The paper discusses the role of networks in cognition on two levels: on the level of the organization of ideas, and on the level of interpersonal communication. Any interesting system of ideas forms a network: ideas presented in a linear order (the order forced upon us by verbal expression) will necessarily convey a distorted picture of the underlying patterns of thought. Networks of ideas typically consist of a great number of nodes with just a few links, and a small number of hubs with very many links; that is, they are, to employ Albert-László Barabási’s term, “scale-free.” Barabási fits into a specific tradition: Hungarians had an early influence on the philosophy of networks, and on the philosophy of communication as developed at Marshall McLuhan’s Toronto Circle. In fact, this was the circle in which certain Hungarian and Austrian ideas on mediated collective thinking first came together—a telling testimony to the conditions of disturbed communication and idiosyncratic networking typical of East-Central Europe, past and present. The nodes-and-hubs pattern is characteristic, too, of social networks, in particular of scholarly and scientific networks. The paper analyses the role of “invisible colleges”—informal groups of scientific elites through whom the communication of information both within a field and across fields is channelled. By way of conclusion the notion of a new type of personality, the “network individual,” is discussed: the network individual is the person reintegrated, after centuries of relative isolation induced by the printing press, into the collective thinking of society—the individual whose mind is manifestly mediated, once again, by the minds of those forming his/her smaller or larger community.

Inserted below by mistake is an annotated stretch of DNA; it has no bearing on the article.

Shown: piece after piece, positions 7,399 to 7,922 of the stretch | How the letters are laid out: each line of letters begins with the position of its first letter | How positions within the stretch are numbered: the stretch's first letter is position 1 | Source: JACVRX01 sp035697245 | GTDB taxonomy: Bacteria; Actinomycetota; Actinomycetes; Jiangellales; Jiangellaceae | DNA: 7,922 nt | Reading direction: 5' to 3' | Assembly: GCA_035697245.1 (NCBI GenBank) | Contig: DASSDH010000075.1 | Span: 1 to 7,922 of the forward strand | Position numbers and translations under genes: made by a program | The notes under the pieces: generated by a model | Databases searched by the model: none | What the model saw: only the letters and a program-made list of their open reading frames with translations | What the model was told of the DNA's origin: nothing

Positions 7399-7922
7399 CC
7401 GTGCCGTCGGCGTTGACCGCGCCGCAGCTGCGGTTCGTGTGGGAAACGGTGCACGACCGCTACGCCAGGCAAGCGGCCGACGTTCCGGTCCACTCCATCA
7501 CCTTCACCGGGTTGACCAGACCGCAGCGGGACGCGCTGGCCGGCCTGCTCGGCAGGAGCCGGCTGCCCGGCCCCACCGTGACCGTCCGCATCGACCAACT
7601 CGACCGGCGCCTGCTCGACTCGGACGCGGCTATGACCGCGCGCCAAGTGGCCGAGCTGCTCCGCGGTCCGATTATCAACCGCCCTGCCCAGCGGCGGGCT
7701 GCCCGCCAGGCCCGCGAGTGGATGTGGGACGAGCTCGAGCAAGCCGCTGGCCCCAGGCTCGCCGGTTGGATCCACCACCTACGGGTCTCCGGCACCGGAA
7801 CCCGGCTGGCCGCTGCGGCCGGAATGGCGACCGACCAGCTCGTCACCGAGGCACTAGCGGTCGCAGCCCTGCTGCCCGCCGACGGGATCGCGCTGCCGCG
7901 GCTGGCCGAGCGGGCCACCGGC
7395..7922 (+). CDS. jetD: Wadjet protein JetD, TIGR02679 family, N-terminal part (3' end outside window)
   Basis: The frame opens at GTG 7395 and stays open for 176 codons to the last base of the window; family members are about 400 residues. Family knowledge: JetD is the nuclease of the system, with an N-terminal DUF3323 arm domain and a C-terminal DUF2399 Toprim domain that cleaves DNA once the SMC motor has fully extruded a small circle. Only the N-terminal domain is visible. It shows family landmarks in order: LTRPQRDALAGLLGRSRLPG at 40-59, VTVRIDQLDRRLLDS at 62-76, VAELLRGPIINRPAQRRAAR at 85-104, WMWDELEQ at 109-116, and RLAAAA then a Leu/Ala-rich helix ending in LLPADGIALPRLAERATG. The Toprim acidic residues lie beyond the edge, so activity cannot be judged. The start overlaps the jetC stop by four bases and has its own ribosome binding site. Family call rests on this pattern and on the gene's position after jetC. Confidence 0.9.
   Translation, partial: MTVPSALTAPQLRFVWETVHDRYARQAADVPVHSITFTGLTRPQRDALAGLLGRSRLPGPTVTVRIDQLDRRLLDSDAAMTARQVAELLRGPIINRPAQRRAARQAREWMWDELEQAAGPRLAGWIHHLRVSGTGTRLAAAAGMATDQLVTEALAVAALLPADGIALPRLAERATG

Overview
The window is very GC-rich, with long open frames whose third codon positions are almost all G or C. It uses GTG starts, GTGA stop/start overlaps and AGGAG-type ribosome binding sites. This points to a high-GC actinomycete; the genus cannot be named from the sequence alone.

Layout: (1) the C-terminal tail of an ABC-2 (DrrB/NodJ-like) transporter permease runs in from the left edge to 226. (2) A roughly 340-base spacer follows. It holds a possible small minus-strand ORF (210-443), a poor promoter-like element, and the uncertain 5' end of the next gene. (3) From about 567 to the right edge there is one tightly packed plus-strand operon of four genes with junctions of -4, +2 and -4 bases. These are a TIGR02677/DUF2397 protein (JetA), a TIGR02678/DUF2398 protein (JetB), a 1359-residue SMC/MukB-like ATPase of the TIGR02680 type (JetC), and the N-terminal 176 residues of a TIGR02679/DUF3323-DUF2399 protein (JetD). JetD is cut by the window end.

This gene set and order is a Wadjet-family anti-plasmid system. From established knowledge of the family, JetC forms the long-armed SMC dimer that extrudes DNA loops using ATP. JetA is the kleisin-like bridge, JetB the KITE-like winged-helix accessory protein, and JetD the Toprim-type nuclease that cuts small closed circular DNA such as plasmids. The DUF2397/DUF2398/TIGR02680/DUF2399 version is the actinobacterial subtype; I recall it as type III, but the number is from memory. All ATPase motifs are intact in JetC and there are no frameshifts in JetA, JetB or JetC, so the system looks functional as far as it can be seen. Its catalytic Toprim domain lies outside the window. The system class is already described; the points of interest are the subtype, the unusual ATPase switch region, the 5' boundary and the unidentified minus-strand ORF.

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As Babai writes: “E-mail is capable of creating an ultracompetitive atmosphere on a much grander scale than any medium before.” The e-mailing of important research results “may give unprecedented information advantage to a well chosen, sizable, and consequently extremely powerful elite group. The group of recipients ... may be fully capable of making rapid advances before others would even find out that something was happening. Although such elite groups belong to the very nature of the hierarchy of scientific research ..., their sheer intellectual force combined with the information advantage makes them look from outside like an impenetrable fortress.” (Babai 1990, pp. 11 f.)
I have begun using the term “network individual” to designate what I think is a new psychological type—and in a sense also the return to a primordial type of personality—in the early stages of the project communications in the 21st century (cf. http://www.socialscience.t-mobile.hu/2001_dec_konf/SUMMARIES.pdf, see also my preface to the volume Nyíri 2003, p. 16). The network individual is not the uprooted, free-floating being as depicted by Barry Wellman. Wellman uses the term “networked individualism.” His description: “People remain connected, but as individuals rather than being rooted in the home bases of work unit and household. Individuals switch rapidly between their social networks. Each person separately operates his networks to obtain information, collaboration, orders, support, sociability, and a sense of belonging.” (Wellman 2002)
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Nyíri, K. The networked mind. Stud East Eur Thought 60, 149–158 (2008). https://doi.org/10.1007/s11212-008-9044-0
- Intellectual networks
- Collective thinking
- Theory of communication
- Toronto school